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It is a common usage to put at the beginning of source code files a
short header giving, for instance, some copyright informations.
headache is a simple and lightweight tool for managing easily these
headers. Among its functionalities, one may mention:
headache is distributed under the terms of the GNU General
Public License. See file
Headers must generally be generated as comments in source
code files. headache deals with different files types and generates
for each of them headers in an appropriate format.
- Headers automatically detects existing headers and removes them.
Thus, you can use it to update headers in a set of files.
LICENSE of the distribution for
2 Compilation and installation
Building headache requires Objective Caml (version 3.06 or up,
available at http://caml.inria.fr/) and GNU Make.
Configure the system. From the source directory, do:
This generates the
Makefile in the source directory. The
software is installed by default in
/usr/local/bin. This path
is customizable thanks to the
- Build the executable. From the source directory, do:
This builds an executable named headache.
- In order to install it in the directory specified during
configuration, as a superuser, do:
Let us illustrate the use of this tool with a small example. Assume
you have a small project mixing C and Caml code consisting in three
bar.mli', and you want to
equip them with some header. First of all, write a header
file, i.e. a plain text file including the information headers
must mention. An example of such a file is given in
figure 1. In the following, we assume this file is
myheader and is in the same directory as source files.
Then, in order to generate headers, just run the command:
header -h myheader foo.c bar.ml bar.mli
Each file is equipped with an header including the text given in the
myheader, surrounded by some extra characters
depending on its format making it a comment (e.g.
.ml files). If you update informations in the
myheader, you simply need to re-run the above
command to update headers in source code files: existing ones are
header -r foo.c bar.ml bar.mli
removes any existing in files
bar.mli. Files which do not have a header are kept unchanged.
Automatic generation of files headers
Vincent Simonet, Projet Cristal, INRIA Rocquencourt
Institut National de Recherche en Informatique et en Automatique.
All rights reserved. This file is distributed under the terms of
the GNU Library General Public License.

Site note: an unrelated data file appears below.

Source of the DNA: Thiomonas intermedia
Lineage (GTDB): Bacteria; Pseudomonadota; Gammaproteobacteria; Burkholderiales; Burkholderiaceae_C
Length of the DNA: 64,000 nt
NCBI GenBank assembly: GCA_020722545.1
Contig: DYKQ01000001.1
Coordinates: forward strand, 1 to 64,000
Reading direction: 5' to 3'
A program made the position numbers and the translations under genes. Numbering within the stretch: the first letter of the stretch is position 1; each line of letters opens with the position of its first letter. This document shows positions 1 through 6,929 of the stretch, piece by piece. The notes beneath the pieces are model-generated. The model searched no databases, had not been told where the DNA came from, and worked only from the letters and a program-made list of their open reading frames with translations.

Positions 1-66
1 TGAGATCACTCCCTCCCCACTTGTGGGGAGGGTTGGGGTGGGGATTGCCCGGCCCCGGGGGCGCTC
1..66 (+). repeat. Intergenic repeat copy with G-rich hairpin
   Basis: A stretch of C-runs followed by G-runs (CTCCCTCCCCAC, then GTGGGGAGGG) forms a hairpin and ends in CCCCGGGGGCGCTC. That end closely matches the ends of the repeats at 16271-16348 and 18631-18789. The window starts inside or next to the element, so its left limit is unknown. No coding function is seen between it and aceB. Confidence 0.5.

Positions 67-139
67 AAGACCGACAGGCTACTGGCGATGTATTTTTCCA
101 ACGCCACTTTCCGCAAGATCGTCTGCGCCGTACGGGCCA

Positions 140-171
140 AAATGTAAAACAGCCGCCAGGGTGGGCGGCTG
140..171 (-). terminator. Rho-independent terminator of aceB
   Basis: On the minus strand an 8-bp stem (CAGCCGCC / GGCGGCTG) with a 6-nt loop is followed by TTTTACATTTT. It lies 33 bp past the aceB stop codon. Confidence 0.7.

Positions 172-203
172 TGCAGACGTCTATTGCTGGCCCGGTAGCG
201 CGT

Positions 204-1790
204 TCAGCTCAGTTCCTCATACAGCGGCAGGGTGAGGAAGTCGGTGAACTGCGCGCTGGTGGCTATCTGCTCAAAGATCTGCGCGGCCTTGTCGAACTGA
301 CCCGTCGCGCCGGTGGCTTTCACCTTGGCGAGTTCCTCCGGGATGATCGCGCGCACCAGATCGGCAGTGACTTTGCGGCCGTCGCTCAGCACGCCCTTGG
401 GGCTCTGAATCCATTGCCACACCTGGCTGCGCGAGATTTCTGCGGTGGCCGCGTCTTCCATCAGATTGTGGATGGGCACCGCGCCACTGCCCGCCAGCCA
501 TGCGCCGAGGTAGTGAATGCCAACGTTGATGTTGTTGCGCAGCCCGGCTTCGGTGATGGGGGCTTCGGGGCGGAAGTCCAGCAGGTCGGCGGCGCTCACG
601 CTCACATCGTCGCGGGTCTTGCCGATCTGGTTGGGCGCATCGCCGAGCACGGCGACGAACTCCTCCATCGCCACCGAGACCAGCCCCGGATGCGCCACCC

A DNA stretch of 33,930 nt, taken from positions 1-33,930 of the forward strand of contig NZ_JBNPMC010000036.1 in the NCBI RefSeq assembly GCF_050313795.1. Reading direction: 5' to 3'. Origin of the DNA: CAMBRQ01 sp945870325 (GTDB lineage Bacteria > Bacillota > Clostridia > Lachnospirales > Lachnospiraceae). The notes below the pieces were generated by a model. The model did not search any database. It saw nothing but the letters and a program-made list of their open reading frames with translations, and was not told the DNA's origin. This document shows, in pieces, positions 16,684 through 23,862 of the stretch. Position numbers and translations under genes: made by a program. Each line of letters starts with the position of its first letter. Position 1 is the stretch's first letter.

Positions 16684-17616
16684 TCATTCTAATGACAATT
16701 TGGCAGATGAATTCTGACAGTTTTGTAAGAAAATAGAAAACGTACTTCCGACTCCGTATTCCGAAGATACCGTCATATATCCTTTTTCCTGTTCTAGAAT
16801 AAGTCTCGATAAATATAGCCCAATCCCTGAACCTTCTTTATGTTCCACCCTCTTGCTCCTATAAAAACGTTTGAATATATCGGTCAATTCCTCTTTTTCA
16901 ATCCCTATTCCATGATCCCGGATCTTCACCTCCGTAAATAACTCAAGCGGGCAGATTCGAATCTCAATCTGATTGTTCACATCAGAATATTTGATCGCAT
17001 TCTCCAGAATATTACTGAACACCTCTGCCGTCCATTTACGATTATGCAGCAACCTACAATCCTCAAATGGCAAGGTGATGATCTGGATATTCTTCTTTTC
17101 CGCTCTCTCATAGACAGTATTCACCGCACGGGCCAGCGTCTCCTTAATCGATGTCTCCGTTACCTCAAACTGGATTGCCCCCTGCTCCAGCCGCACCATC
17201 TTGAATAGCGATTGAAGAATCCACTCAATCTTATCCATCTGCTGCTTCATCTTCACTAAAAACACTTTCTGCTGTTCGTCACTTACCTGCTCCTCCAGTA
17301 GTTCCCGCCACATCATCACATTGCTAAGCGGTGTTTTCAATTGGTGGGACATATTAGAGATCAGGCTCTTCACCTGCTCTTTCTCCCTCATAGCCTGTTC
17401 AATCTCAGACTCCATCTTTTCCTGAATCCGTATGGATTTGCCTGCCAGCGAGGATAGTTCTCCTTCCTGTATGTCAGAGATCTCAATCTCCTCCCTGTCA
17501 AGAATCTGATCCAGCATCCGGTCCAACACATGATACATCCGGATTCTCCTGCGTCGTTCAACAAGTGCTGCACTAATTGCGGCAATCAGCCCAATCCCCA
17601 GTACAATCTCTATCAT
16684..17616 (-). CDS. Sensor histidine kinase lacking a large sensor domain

Figure 1: An example of header file
4 Configuration file
File types and format of header may be specified by a
configuration file. By default, the default builtin
configuration file given in figure 2 is used. You
can also use your own configuration file thanks to the
header -c myconfig -h myheader foo.c bar.ml bar.mli
In order to write your own configuration, you can follow the example
given in figure 2. A configuration file consists in
a list of entries separated by the character
of them is made of two parts separated by an
headache currently supports three models:
The first one is a regular expression. (Regular
expression are enclosed within double quotes and have the same
syntax as in Gnu Emacs.) headache determines file types according to
file basenames; thus, each file is dealt with using the first line
its name matches.
- The second one describes the format of headers for files of this
type. It consists of the name of a model (e.g.
frame), possibly followed by a list of arguments. Arguments
open:"(*" means that the value of the argument
It is possible to change the default builtin configuration file at
compile time. For this, just edit the file
frame. With this model, headers are generated in a
frame. This model requires three arguments:
close (the opening and closing sequences for comments) and
line (the character used to make the horizontal lines of the
frame). Two optional arguments may be used
margin (a string
printed between the left and right side of the frame and the border,
by default two spaces) and
width (the width of the inside of
the frame, default is 68).
lines. Headers are typeset between two lines. Three
arguments must be provided:
opening and closing sequences for comments),
character used to make the horizontal lines). Three optional
arguments are allowd:
begin (a string typeset at the
beginning of each line, by default two spaces),
string typeset at the beginning of the last line) and
(the width of the lines, default is 70).
no. This model generates no header and has no argument.
present in the source distribution before building the software.
# Objective Caml source
".*\\.ml[il]?" -> frame open:"(*" line:"*" close:"*)"
| ".*\\.mly" -> frame open:"/*" line:"*" close:"*/"
# C source
| ".*\\.[ch]" -> frame open:"/*" line:"*" close:"*/"
| ".*Makefile.*" -> frame open:"#" line:"#" close:"#"
| ".*README.*" -> frame open:"*" line:"*" close:"*"
| ".*LICENSE.*" -> frame open:"*" line:"*" close:"*"
Figure 2: The default builtin configuration file
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